Women emerge as champions for peace in the Casamance
Women broke the silence. Then, more and more women decided to talk, and when they did, they proposed solutions to bring peace to the Casamance, a region in southern Senegal where a low-level civil war has been waged since 1982.
Through support and training, the Program for Governance and Peace (PGP), funded by the U.S. Agency for International Development, has played a pivotal role in transforming women in the region from spectators to advocates of peace and social stability.
PGP, implemented by FHI 360, operated in Senegal from 2010 to 2015 to improve democracy, good governance and national reconciliation. PGP supported the Platform of Women for Peace in Casamance (Plateforme des Femmes pour la Paix en Casamance, PFPC), an umbrella organization representing 170 women’s groups with the mission of bringing together the energies, skills and expertise of each of the members to propose solutions to the region’s crisis.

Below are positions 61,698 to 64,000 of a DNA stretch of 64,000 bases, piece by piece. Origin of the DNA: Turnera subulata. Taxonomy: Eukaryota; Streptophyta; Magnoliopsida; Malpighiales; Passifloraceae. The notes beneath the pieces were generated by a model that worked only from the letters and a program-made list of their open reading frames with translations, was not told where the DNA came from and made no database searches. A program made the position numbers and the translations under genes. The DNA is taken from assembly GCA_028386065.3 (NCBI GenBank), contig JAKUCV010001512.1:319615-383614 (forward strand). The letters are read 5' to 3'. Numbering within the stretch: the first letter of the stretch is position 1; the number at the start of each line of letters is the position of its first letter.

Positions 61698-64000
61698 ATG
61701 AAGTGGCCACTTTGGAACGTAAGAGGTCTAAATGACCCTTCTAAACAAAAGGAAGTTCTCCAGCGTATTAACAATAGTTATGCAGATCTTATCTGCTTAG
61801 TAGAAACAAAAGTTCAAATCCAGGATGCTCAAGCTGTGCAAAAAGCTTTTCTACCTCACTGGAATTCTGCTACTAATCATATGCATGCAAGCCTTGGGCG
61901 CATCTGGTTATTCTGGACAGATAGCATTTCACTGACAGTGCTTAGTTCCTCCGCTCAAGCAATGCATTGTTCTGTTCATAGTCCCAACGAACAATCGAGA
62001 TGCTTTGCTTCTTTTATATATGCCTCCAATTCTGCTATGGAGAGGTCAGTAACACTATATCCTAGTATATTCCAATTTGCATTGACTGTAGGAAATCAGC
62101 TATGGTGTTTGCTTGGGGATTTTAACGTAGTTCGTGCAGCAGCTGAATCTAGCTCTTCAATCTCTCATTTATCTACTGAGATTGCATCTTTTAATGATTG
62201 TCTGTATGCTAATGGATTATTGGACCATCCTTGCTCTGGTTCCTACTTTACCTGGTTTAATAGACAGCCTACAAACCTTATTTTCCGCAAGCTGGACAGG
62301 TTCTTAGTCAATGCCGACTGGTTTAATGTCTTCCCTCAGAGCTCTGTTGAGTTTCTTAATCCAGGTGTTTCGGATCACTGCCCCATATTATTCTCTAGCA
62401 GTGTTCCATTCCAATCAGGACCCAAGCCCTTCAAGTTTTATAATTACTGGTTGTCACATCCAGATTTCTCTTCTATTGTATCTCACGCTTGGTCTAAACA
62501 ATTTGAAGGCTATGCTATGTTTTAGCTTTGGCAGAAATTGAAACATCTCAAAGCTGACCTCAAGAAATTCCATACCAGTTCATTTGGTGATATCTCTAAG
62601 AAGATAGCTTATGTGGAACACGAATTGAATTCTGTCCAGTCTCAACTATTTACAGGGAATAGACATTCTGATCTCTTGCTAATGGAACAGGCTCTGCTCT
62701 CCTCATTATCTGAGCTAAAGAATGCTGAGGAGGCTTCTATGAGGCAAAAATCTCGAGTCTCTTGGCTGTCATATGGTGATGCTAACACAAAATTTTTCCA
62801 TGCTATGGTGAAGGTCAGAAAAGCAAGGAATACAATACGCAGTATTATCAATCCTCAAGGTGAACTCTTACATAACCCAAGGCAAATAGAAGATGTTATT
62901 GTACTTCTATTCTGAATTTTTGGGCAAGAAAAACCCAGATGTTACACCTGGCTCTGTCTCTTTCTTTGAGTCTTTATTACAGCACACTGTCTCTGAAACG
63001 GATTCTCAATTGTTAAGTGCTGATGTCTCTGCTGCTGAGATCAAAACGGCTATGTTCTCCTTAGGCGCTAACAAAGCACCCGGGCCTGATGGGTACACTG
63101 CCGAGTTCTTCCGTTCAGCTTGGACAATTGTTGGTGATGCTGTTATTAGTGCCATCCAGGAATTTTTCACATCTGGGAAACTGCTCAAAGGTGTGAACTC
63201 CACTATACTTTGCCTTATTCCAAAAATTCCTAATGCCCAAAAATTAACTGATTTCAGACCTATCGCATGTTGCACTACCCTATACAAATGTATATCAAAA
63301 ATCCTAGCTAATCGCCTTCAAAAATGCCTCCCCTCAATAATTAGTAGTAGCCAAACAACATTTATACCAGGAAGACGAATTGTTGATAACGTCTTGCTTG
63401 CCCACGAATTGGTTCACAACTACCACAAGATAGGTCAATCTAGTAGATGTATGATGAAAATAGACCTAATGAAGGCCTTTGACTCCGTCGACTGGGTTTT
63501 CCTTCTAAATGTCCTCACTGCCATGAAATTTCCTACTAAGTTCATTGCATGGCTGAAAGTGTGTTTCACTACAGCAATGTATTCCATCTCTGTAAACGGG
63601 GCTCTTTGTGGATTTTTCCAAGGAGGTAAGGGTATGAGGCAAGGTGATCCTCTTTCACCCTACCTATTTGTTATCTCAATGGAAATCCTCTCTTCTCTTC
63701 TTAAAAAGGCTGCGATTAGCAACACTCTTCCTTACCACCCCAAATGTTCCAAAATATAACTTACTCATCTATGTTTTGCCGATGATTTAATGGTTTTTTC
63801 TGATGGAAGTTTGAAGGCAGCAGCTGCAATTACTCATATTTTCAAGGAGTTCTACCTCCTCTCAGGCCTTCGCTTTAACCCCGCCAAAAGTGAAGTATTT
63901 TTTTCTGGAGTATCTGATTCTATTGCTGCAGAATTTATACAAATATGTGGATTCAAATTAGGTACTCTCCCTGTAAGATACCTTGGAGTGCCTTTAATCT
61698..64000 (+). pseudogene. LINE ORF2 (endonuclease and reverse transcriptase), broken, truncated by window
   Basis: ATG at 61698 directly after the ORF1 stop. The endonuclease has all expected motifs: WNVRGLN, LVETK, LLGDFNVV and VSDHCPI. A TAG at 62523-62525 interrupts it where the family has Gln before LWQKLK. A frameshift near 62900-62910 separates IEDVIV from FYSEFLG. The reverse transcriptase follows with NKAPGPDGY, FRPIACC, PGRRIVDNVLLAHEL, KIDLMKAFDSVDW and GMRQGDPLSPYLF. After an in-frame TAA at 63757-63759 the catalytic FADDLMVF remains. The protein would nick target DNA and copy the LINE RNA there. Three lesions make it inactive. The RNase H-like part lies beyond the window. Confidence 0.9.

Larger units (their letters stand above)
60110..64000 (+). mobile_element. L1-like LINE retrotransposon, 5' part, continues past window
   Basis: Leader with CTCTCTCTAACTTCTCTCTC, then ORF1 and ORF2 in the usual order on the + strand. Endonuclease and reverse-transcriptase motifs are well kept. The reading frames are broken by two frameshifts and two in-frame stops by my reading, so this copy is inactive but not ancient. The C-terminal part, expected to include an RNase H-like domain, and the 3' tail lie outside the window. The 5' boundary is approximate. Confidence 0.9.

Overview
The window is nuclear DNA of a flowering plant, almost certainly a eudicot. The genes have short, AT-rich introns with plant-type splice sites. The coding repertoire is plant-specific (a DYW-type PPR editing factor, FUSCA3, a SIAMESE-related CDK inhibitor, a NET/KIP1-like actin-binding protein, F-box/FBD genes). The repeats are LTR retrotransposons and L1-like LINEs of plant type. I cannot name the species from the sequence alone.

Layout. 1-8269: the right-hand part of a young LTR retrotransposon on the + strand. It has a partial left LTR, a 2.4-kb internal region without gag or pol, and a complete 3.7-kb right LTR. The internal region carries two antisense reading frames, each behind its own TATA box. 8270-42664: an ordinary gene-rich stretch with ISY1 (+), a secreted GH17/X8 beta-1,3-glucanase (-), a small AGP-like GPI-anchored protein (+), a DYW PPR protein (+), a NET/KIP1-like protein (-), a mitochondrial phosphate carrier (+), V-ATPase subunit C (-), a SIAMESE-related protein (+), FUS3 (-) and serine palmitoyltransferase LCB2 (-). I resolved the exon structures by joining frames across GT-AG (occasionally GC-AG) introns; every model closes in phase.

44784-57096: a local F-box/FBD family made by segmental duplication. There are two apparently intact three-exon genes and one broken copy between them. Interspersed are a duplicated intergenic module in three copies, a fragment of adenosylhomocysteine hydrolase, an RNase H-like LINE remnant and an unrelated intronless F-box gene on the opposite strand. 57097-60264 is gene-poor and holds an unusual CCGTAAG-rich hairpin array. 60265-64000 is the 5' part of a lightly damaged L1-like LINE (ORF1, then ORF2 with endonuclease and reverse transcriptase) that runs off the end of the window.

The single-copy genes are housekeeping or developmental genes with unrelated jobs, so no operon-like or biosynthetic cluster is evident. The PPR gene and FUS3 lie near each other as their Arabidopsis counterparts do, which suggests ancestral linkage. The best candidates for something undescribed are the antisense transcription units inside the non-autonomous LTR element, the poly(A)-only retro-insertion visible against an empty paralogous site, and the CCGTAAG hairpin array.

PGP supported the Panos Institute for West Africa, a partner organization, to provide communications training. “We’ve overcome our communication weaknesses,” one trainee said. “I used to be unsure of myself in front of the press. Now I know how to engage them. It’s time to use these new skills to find a solution to the conflict.”
Additionally, female journalists participated in a PGP-supported training to learn oral testimony methodology, a technique that assists interviewees in expressing their life stories. These newly trained radio hosts gave voice to many women whose suffering had long been silenced, including rape survivors and women who lost their husbands and sons to the violence.
Women became more engaged and committed to the peace process as a result of the training, showing unprecedented confidence in expressing their views in the media and in public forums to influence the negotiation process. The Platform convinced all nine candidates in the 2012 presidential election to sign a memorandum that committed them, if elected, to start the peace process. The Platform also organized three regional forums to raise awareness of their progress and the remaining challenges to the peace process. One national television reporter noted, “They [the Platform] have clearly found their voice.”